Regular readers will be familiar with what I call the Congressional Retirement Plan™ (emphasis original):
It’s simple: it’s about life after politics. One of the dirty secrets about many, if not most, congressmen and senators is that they like Washington, D.C., rhetoric notwithstanding. They want to stay in town after they leave (or lose) office. Once you’ve tasted the Capital of the Free World, do you really want to go back to Pierre, South Dakota? (Tom Daschle comes to mind…). It’s funny how many politicians, having made a career out of bashing War-Shing-Tun, don’t…seem…to…ever…leave.
I can’t blame them: I moved to Boston, and would be very happy to stay here. Places do grow on you. The problem comes, for politicians, when they have to find a job. For an ex-politician, there aren’t that many ‘straight paths’ to getting your next job: lobbyist and corporate board member are the easiest and the most lucrative.
But if you get a reputation as someone who opposes large business interests, what chance do you have of getting either of these types of jobs? Sometimes, the quid pro quo is very crude and direct (e.g., Billy Tauzin), but the Village’s political culture makes it clear what is acceptable. One should not be ‘populist’, or, heaven forbid, liberal.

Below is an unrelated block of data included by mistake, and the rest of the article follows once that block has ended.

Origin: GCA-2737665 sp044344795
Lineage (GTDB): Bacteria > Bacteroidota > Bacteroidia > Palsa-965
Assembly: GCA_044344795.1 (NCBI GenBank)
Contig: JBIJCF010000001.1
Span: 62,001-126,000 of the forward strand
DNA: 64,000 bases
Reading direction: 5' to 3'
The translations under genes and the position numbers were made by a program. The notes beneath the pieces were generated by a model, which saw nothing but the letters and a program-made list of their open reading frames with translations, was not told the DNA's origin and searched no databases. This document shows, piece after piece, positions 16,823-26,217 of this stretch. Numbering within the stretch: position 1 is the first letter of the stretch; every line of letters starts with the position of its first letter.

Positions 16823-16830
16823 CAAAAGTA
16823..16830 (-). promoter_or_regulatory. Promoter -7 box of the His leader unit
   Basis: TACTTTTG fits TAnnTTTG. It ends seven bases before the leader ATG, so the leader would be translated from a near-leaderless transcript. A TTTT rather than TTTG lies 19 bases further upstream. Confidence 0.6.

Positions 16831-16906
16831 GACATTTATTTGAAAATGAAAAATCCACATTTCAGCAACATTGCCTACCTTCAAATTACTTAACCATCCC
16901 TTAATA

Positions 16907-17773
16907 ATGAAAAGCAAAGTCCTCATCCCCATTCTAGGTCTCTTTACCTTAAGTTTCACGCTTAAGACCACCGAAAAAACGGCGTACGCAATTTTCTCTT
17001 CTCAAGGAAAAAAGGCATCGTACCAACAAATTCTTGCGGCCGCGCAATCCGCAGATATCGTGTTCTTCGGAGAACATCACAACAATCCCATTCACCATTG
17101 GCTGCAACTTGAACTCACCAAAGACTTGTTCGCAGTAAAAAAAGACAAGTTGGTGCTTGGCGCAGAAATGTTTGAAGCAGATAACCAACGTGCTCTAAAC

What will shock you is just how lucrative it is (boldface mine):
Selling out pays. If you’re a corporation or lobbyist, what’s the best way to “buy” a member of Congress? Secretly promise them a million dollars or more in pay if they come to work for you after they leave office. Once a public official makes a deal to go to work for a lobbying firm or corporation after leaving office, he or she becomes loyal to the future employer. And since those deals are done in secret, legislators are largely free to pass laws, special tax cuts, or earmarks that benefit their future employer with little or no accountability to the public. While campaign contributions and super PACS are a big problem, the every day bribery of the revolving door may be the most pernicious form of corruption today…
Unlike some other forms of money in politics, politicians never have to disclose job negotiations while in office, and never have to disclose how much they’re paid after leaving office. In many cases, these types of revolving door arrangements drastically shape the laws we all live under. For example, former Senator Judd Gregg (R-NH) spent his last year in office fighting reforms to bring greater transparency to the derivatives marketplace. Almost as soon as he left office, he joined the board of a derivatives trading company and became an “advisor” to Goldman Sachs. Risky derivative trading exacerbated the financial crisis of 2008, yet we’re stuck under the laws written in part by Gregg. How much has he made from the deal? Were his actions in office influenced by relationships with his future employers?
…Our research effort uncovered the partial salaries of twelve lawmakers-turned-lobbyists. Republic Report’s investigation found that lawmakers increased their salary by 1452% on average from the last year they were in office to the latest publicly available disclosure…
This is yet another reason why we can’t have nice things.